test "the large_lines! function should return the number of lines with more than 80 characters" do
    {:ok, file} = File.open("test.txt", [:write])

    IO.binwrite(file, String.duplicate("a", 81))

    assert Enum.count(FileParser.large_lines!("test.txt")) === 1

    File.rm("test.txt")
  end
end

The first thing to notice here is the async: true option for ExUnit.Case. This option instructs ExUnit to run tests in this module concurrently with tests in other modules. Tests in the same module never run concurrently. If we would have had another module testing some code using the same test.txt file we should have removed the async option in order to avoid issues with concurrency.

Setup

Next we can see that we have some duplicate code in these tests: we create a new empty file at the beginning and we remove such file at the end of each test. It would be nice to use some kind of setup function to lay down the stage for our tests and eventually to clean it up afterwards. PHPUnit for example provides the setUp and tearDown functions for this purpose, but pretty much any other testing framework provides equivalent functions.

ExUnit makes no exception. It provides a handful of callback functions that may be used to

define test fixtures and run any initialization code which help bring the system into a known state

For example let’s see how we can use the setup/1 function to run code before each test in a case:

defmodule FileParserTest do
  use ExUnit.Case, async: true

  setup do
    {:ok, file} = File.open("test.txt", [:write])

    {:ok, %{f: file}}
  end

  test "the large_lines! function should return 0 if there are nolines with more than 80 characters", context do
    IO.binwrite(context.f, "hello\nworld")

    assert Enum.count(FileParser.large_lines!("test.txt")) === 0

    File.rm("test.txt")
  end
end

As you can see in the setup function we’re returning a Map with a reference to the test file. This data, called context, is then shared across our tests in the same file.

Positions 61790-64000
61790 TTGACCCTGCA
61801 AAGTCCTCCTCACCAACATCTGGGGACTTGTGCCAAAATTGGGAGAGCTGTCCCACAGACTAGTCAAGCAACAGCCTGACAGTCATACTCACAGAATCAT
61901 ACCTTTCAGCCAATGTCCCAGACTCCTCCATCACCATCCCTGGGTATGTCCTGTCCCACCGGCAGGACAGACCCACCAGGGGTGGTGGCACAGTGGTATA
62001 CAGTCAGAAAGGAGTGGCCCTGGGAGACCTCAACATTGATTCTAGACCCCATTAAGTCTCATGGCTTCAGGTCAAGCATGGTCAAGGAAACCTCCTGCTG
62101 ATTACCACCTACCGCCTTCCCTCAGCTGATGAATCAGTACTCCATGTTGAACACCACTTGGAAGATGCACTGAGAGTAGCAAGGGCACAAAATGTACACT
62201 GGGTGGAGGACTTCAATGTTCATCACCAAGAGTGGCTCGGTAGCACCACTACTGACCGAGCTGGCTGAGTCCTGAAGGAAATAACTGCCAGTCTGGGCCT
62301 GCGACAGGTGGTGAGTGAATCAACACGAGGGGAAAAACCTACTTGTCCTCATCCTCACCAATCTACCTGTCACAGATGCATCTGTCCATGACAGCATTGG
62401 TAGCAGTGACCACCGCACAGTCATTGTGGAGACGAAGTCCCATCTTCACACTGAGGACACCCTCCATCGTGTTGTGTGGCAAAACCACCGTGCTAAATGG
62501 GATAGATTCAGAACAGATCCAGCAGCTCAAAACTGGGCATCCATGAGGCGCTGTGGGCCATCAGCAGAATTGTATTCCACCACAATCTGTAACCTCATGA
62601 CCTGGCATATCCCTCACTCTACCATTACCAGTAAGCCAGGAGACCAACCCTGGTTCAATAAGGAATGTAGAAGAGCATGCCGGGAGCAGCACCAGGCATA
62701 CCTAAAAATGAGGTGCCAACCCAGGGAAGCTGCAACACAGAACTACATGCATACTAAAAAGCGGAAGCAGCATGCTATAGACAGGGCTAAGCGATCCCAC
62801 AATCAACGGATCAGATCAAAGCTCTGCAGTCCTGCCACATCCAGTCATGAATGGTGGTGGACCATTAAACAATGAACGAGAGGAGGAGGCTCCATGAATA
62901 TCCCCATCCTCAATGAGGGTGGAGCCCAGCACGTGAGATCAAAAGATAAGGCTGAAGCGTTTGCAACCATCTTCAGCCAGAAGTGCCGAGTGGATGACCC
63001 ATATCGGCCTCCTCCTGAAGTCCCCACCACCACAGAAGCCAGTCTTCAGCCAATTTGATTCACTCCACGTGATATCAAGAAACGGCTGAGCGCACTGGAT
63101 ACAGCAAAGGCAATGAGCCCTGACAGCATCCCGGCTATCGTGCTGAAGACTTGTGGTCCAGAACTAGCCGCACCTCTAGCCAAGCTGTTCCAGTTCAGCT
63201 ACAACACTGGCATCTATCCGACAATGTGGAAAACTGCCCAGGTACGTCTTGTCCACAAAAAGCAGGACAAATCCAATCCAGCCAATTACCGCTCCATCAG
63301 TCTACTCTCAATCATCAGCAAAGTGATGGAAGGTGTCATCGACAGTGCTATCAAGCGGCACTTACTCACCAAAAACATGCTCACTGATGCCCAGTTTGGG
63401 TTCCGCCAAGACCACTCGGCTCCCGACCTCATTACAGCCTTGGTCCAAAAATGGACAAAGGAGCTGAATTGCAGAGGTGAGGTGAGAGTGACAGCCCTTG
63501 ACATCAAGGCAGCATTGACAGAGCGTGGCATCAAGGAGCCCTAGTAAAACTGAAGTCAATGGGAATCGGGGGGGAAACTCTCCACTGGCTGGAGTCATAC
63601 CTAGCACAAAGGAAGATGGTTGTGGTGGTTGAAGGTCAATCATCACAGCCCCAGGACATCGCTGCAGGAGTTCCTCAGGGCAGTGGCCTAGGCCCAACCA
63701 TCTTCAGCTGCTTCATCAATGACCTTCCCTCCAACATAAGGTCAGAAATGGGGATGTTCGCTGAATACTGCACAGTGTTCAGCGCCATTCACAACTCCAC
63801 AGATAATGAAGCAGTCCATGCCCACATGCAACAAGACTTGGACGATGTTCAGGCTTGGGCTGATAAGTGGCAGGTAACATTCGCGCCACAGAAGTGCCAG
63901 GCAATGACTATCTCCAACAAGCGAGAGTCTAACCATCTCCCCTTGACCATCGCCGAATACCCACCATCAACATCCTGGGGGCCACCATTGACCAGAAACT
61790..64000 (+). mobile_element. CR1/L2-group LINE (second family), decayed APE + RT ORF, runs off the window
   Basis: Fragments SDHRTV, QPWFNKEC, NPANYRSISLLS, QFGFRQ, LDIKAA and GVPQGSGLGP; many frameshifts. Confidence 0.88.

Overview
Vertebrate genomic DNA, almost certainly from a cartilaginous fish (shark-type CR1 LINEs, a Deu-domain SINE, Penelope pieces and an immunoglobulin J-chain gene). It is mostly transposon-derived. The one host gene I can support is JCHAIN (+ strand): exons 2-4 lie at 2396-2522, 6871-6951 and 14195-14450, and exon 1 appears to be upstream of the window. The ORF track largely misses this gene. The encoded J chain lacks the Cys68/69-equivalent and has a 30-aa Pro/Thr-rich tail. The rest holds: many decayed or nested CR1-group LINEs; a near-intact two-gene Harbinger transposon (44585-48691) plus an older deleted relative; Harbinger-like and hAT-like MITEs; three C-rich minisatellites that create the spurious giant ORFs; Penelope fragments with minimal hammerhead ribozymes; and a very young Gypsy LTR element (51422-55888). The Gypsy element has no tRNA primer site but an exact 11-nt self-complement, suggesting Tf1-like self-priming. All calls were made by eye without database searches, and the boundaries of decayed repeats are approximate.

As you can see I’m returning a Map where the key that holds the file is called f. It’s not called file for a specific reason: file in context is a reserved word, therefore trying to override it will cause a runtime error.

See https://github.com/elixir-lang/elixir/issues/4236 for more information.

There’s also a setup_all function that is invoked only once per module, before any test is run.

It’s important to mention that a test module can define multiple setup and setup_all callbacks, and they are invoked in order of appearance. Each one of these callbacks can optionally receive the context and extend it.

Teardown

We can use the setup function to also define the on_exit/2 callback to undo the action performed during the setup phase. In our case we use this function to safely remove the test file from the filesystem at the end of each test. on_exit/2 gets executed in a blocking fashion, in a different process, after a test exits and before running the next test.

defmodule FileParserTest do
  use ExUnit.Case, async: true

  setup do
    {:ok, file} = File.open("test.txt", [:write])

    on_exit(fn ->
      File.rm("test.txt")
    end)

    {:ok, %{f: file}}
  end

  test "the large_lines! function should return 0 if there are nolines with more than 80 characters", context do
    IO.binwrite(context.f, "hello\nworld")

    assert Enum.count(FileParser.large_lines!("test.txt")) === 0
  end
end